A render context for a header

The last milestone improved the blog generation situation significantly. A model on which I can operate has certain advantages I do not want to miss. After writing the article I refactored the website model a bit further to separate reading from disk and model objects more. There is no microdown page in the model anymore because it is converted to pillar and that should be the central page model.

With the new model I can generate dynamic content and place it somewhere in the site. But I still lack navigation support to make the pages reachable. Until now there is the entry page and back links to the former pages but not more. In order to have an about page that is reachable a navigation header would be useful.

Page template structure

At the moment I have one template for the rendering of a blog post. The template contains the HTML head section and basic setup of the skeleton grid. In the center I have the { { body } } mustache marker to embed the content rendered from pillar. But having multiple pages like an about page raise the need to have more than a single template. Having more than one template raises the need for managing common page parts.

By using mustache partials I can easily achieve this . Let's take the example from the mustache page

templateString := '<h2>Names</h2>
{{# names }}
    {{> user }}
{{/ names }}'.
userTemplateString := '<strong>{{name}}</strong>'.
templateString asMustacheTemplate
    value: {
       'names' {
           { 'name' -> 'Username' } asDictionary } } asDictionary
    partials: {'user' ->  userTemplateString} asDictionary

We can call mustache with partials, a dictionary with more HTML templates. The syntax { { > partial } } embeds the partial with that name.

Mustache takes as the value for template either a dictionary or an object. The difference is the usage of an accessor. In the dictionary case it will access it with #at: key and if it is an object it accesses it by calling #perform: selector on the object. For the partials it must be dictionary meaning the object we give it for the partials will be accessed with #at:.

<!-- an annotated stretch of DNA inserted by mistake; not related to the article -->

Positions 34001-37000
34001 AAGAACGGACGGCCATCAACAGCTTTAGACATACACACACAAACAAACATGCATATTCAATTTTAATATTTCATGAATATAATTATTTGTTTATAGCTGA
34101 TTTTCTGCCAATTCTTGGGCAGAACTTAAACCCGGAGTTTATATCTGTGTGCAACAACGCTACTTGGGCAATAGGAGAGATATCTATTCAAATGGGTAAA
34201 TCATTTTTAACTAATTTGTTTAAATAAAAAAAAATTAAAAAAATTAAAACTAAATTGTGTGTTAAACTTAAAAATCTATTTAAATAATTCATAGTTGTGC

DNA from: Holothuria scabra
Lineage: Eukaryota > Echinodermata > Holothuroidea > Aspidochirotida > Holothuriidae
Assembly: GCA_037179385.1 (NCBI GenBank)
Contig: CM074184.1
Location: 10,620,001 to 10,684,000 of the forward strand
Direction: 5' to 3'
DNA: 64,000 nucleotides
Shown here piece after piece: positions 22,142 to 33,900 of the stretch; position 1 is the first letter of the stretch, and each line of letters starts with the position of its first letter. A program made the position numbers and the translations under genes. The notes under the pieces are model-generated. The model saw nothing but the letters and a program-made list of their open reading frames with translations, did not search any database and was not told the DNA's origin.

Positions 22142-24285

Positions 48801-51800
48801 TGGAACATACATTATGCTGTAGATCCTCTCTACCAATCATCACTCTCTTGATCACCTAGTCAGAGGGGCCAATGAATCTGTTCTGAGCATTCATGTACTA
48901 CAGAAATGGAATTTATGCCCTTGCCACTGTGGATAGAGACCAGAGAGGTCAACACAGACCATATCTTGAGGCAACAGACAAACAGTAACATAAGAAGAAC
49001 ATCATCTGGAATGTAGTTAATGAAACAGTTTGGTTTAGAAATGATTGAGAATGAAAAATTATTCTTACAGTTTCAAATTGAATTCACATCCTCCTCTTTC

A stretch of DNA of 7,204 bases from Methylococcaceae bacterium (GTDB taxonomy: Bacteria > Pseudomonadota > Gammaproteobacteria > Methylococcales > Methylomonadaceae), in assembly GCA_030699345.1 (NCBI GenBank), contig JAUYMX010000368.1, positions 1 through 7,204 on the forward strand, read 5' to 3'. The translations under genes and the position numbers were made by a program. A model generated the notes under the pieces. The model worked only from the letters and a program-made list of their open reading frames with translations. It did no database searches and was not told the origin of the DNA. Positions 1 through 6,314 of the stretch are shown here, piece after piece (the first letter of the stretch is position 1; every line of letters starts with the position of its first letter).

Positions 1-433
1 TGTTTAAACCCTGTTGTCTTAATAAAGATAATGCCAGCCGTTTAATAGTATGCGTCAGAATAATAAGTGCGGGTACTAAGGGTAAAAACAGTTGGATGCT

I make use of this by providing two special objects to mustache for rendering.

A render context as template value

FORenderContext>>#renderTemplate: mustacheTemplate
    ^ mustacheTemplate 
        value: self 
        partials: self partials.

When rendering a page the FORenderContext uses itself as an argument to the mustache template. Every property that is accessed by mustache will be called on that object. We can now put every information there we need for rendering. The last articles had a dummy page title because I had no way to change that. Now I've put the page object in the FORenderContext and made it accessible by calling the #page method.

Mustache can have nested calls by using a . (dot) between properties. This way I can use in the head section the following


to have mustache calle #page on the render context and title on the object that is returned. This makes it quite easy to collect enough context information for rendering.

Partials for common rendering parts

The FORenderContext also returns another object that we can use as partials argument for mustache

    ^ FOPartialProvider new 
        layout: page layout; 
        website: website

And in the PartialProvider I added

FOPartialProvider>>#at: key
    ^ (website templatePathForLayout: layout partial: key) asMustacheTemplate 

If we now use something like

{{> page_header }}

it will look up a file called page_header in the template directory and uses it as embedded template.This way we can have templates and their partials just on disk next to each other.

By introducing the render context object and the partials provide I can now have common parts in the site and render more information into each individual page. With the header I can now have the about accessible